This picture has pride of place above my desk – a framed caricature that was drawn on my first trip ever to Paris (Summer, 1993). I remember the artist’s face (he’s signed simply as Viv) – late 20s, squarish face, wavy blond hair and with an evil sense of humour. He kept asking me to smile and keep it fixed and you can see why. My grin is stretched out wide and my face shows some of the dread in what the result of that was going to be. To me, this portrait is a stroke of genius – it captures everything about how I felt that time being in this most alluring of all the cities in the world. Awed and thrilled. That first time we had dinner at Souvenir de Gandhi, a restaurant in La Defense, run by Tamil people. There was Lalgudi Jayaraman’s violin playing on the stereo and we got talking to the owners. I clearly remember the French people sitting at the next table looking at us with indulgence. They were beaming at us, watching us openly (unlike the English) and genuinely happy to see us bonding. A Scottish man on the ferry back to England had had a similar enjoyable experience – he told me that he’d slept under the Eiffel tower for that whole week as he couldn’t afford accommodation.
Another time, at a Romanian restaurant, near the Eiffel, with only meat on the menu, the manager asked us to sit down and wait. We had a five-course vegetarian meal that his mother cooked fresh for us. When the tunnel became functional, we were there first in line, driving into the Shuttle. For years, we kept going back, never needing more than the lamest of reasons to visit. I still hope to catch the train to Paris one of these days and when I get off at Gare du Nord intend to walk across to the Saravana Bhavan there for tiffin.
In our heads we all want to be living and breathing Paris. It was the reason Ingrid Bergman and Humphrey Bogart couldn’t take their eyes off each other in Casablanca. It sealed the matter for Ethan Hawke and Julie Delpy who meet there in Before Sunset. Ethan Hawke’s character talks about the German soldier who had his finger on the button, at the end of the war, under orders to blow up all the iconic buildings – the Notre Dame, Sacre Coeur etc. but couldn’t bring himself to do it. Woody Allen’s love-letter to the city in Midnight in Paris is another example…the list is actually endless.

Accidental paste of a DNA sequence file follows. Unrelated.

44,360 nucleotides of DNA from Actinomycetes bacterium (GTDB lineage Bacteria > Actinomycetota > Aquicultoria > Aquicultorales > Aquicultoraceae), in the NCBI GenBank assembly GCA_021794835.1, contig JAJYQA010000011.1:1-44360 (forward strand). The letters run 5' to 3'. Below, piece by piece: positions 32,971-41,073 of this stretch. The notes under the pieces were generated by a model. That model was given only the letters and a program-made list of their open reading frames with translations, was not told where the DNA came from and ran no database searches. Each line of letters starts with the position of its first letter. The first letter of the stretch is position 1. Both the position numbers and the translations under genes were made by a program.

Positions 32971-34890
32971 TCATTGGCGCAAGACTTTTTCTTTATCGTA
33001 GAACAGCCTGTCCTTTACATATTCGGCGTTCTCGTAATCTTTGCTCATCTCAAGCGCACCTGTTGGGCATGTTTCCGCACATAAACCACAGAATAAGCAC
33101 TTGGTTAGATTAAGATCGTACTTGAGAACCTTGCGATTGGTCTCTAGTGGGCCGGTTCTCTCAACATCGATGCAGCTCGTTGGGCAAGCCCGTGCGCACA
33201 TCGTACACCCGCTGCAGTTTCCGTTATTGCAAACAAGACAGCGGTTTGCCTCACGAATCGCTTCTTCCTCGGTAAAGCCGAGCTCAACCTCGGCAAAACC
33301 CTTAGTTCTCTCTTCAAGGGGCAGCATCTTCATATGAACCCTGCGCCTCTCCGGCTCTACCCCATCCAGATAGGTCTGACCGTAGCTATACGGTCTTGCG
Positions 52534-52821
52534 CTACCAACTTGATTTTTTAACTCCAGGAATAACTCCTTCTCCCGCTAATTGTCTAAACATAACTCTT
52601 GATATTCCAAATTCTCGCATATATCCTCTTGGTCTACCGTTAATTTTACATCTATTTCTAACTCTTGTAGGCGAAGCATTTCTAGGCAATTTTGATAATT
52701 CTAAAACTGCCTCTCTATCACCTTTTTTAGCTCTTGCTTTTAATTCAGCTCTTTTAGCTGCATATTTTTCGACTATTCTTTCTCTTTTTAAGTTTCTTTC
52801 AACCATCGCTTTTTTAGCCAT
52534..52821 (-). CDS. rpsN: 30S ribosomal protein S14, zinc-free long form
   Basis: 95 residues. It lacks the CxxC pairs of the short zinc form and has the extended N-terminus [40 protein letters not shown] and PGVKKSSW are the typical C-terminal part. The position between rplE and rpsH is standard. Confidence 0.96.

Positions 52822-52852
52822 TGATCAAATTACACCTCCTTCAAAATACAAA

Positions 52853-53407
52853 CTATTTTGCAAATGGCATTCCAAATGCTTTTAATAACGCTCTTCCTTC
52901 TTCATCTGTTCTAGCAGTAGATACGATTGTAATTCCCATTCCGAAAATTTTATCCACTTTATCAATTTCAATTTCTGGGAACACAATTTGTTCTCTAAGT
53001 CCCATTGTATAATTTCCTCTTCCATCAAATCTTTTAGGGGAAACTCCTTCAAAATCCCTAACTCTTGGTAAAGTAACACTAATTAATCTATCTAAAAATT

Almost as if to burst this romantic bubble, the events on the evening of Friday, the 13th have sent a shockwave around the world – that wreaking havoc of this scale is possible and easy to execute. Just the previous day, the British and Americans were slapping each other on their backs for sending an expensive drone that they said ‘most definitely’ killed one dangerous ISIS soldier. Subsequent events have shown how insignificant a victory that was. It’s almost as if Syria, that was the bastion of old civilisation has suddenly erupted into this seething, bubbling oil field, breeding inflamed terrorists.They remember 2003 and Iraq while the rest of the western world is desperate to forget that huge mistake.
After 9/11, I remember going around Bristol in fear of being picked on. I got my first newsroom job on that day and my first task was to ring around the Muslim community demanding them to apologise on behalf of the terrorists. I remember feeling truly ashamed of being asked to do it. When the hysteria died down, an important lesson I learnt was to be really moderate about faith as beating my chest about how great it is, makes for boring conversation and moreover achieves exactly zilch. People choose to live in their insular pockets, follow their traditions and beliefs. Just when the dada and dadi are proud of their culture being kept alive in this alien, Christian land, they don’t realise that they are pushing their own darlings into other dark corners. Testosterone fuelled youth want blood and gore and combined with extreme religious ideology, it spirals out of control. It is in letting go of this major addiction (call it affliction) that any peace will follow.
There’s a precedent in this. When the Mumbai massacre of 2008 happened, machine gun wielding militants blew innocent lives to smithereens. The Indian police were woefully under-equipped – scrawny cops with First World War rifles cowered behind pillars, sure of certain defeat. But somehow, when such events happen, people and politicians seem to think in emotive ways and are unable to provide clear, calm thought. Now, they cannot stop referring to the hoary past and how that lesson hasn’t been entirely understood. It isn’t understood because old stories are now irrelevant – we are now in the 21st century and we need to create modern, evolved stories of higher levels of thinking.